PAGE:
To ensure your menstrual cup is sanitary and clean, doctors recommend rinsing every time you empty with warm, clean water (avoid soap as it can irritate your vagina). Though it is rare, it lowers your risk for infection or any other complication from bacteria. Unlike tampons, which are inserted, taken out and thrown out, you can keep the same menstrual cup for months, so you should treat it like anything else you use frequently. Bickman says to wash your hands with soap before you remove your cup. Once you empty the contents in a toilet and flush, you should run the cup under a faucet until free of all blood. Once a month, you should also boil your cup to keep it sanitized and ready for your next cycle, Bickman adds.
They decrease the risk of blood clots.
Did you know that tampons put women at a higher risk for blood clots? As Bickman shares, tampons push up against our cervix, which can make any blood that comes down clot. However, a menstrual cup keeps blood in the liquid form where it can’t clot. While you may also see discharge when you empty a cup, you are protecting yourself from a potential threat that is posed by the most commonly used feminine hygiene product.
Menstrual Cups to Consider
If you are ready to test on a menstrual cup, you will find plenty of options available. Even though this form of feminine hygiene has only been widely available since the late 1980s, according to Bickman, there have been many strides for every shape, flow and woman. Here, a few to consider:
Mahina Cup, $42
When the founder of this cup, Alila Grace, was traveling through India, she was shocked by the lack of feminine hygiene protection, as well as the stigma attached to menstrual cycles. She also saw first-hand how disposable products, like tampons, polluted local freshwater sources. She started creating her menstrual cups to sell to tourists abroad so she could give them to local young women in India. Today, the cups are made from 100 percent medical-grade silicone, and they are easy to clean in both warm or cold water. They are free of latex, toxins and chemicals, too.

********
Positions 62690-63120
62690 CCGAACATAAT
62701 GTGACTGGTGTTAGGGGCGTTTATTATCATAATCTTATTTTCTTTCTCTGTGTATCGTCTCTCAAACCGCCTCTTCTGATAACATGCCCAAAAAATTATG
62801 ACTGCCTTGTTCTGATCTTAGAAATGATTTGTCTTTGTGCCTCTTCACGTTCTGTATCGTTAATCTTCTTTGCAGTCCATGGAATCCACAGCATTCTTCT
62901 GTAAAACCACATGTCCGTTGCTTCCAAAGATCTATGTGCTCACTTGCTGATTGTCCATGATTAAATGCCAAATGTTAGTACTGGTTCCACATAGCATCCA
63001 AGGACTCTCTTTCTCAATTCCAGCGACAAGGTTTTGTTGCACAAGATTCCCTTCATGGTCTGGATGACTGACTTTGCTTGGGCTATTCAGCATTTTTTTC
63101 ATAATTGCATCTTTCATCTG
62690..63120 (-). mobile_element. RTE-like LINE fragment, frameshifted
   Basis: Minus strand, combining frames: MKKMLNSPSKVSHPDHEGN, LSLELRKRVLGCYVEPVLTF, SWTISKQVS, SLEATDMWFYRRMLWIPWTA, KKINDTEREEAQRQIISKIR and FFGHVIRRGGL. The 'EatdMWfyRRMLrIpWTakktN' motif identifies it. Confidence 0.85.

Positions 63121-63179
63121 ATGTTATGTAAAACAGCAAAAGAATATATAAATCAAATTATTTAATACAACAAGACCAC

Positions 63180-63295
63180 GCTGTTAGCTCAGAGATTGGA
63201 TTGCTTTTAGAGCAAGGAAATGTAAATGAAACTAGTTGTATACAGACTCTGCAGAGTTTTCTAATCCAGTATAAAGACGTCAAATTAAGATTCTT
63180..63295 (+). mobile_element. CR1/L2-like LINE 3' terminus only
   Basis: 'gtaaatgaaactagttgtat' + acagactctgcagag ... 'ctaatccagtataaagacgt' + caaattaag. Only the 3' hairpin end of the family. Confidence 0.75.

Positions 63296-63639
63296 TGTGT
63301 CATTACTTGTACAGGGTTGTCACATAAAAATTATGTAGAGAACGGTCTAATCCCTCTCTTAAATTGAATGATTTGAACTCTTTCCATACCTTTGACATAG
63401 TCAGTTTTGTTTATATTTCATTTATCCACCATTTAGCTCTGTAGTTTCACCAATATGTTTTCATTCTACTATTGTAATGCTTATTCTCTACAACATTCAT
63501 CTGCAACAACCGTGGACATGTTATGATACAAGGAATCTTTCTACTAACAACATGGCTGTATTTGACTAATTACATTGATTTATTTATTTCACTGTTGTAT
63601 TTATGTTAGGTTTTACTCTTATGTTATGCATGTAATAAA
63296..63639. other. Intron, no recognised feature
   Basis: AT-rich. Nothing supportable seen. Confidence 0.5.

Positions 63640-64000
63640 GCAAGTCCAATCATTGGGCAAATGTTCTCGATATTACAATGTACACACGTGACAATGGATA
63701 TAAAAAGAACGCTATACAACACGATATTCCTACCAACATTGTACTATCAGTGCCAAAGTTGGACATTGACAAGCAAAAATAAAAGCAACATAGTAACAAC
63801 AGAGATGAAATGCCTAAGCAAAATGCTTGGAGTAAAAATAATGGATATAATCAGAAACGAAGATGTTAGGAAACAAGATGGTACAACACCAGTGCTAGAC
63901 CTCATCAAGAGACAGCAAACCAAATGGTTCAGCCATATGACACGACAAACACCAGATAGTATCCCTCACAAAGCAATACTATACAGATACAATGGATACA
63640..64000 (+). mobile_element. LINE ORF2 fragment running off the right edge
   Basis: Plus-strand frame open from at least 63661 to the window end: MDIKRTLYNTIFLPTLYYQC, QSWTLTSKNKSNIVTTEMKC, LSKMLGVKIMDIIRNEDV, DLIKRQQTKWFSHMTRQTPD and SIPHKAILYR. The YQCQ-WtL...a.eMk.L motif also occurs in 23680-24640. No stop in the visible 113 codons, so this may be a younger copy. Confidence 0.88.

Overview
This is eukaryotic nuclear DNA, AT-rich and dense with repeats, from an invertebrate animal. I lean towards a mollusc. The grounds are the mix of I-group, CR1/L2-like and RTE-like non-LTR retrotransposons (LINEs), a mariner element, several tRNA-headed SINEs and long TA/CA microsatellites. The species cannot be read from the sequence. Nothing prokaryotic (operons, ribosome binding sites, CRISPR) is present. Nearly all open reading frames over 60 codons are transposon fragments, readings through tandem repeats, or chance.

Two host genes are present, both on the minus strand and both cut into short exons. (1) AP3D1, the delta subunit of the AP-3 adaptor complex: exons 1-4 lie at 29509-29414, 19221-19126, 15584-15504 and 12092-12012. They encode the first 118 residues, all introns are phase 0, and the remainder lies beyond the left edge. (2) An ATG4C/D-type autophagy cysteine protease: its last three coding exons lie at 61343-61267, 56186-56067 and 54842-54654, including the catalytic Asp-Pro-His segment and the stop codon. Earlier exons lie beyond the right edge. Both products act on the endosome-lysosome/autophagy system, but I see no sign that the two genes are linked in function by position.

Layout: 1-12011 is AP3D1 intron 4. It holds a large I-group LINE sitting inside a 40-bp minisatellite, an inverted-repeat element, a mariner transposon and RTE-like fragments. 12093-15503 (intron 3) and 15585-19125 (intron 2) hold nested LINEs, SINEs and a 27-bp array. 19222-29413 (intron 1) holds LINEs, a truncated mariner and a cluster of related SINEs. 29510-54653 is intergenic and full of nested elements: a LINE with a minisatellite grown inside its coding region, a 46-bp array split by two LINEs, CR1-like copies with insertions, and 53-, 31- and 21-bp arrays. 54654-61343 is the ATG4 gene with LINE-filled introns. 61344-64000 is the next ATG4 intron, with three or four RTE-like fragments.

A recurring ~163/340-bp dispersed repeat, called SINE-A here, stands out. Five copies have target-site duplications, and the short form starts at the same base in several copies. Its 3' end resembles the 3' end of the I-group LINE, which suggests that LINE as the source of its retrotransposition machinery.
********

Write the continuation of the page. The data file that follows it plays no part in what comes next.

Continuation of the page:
Not all vaginal canals are the same size, and this is something UltuCup wanted to solve. For some women, the shape of their vagina made it difficult to fit a cup, since it wouldn’t suction correctly, and thus leak. With UltuCup, you have options: a larger fit for those who have heavy periods, a smaller, flatter shape for those with a lower cervix and even one for super-light days. Not only is the cup made of medical-grade silicone, but even their packaging is recyclable, too.
Lunette comes in two shapes: one for a light flow, another for a heavy. Because they have been around for several decades — it is one of the original brands from the 1980s — they have a loyal fan base and plenty of five-star reviews. Also made of medical grade silicone, they are registered with the FDA and the Vegan Society. Created in Finland, they are chemical, latex and BPA free. They also come with a storage pouch and user guide, making them ideal for beginners.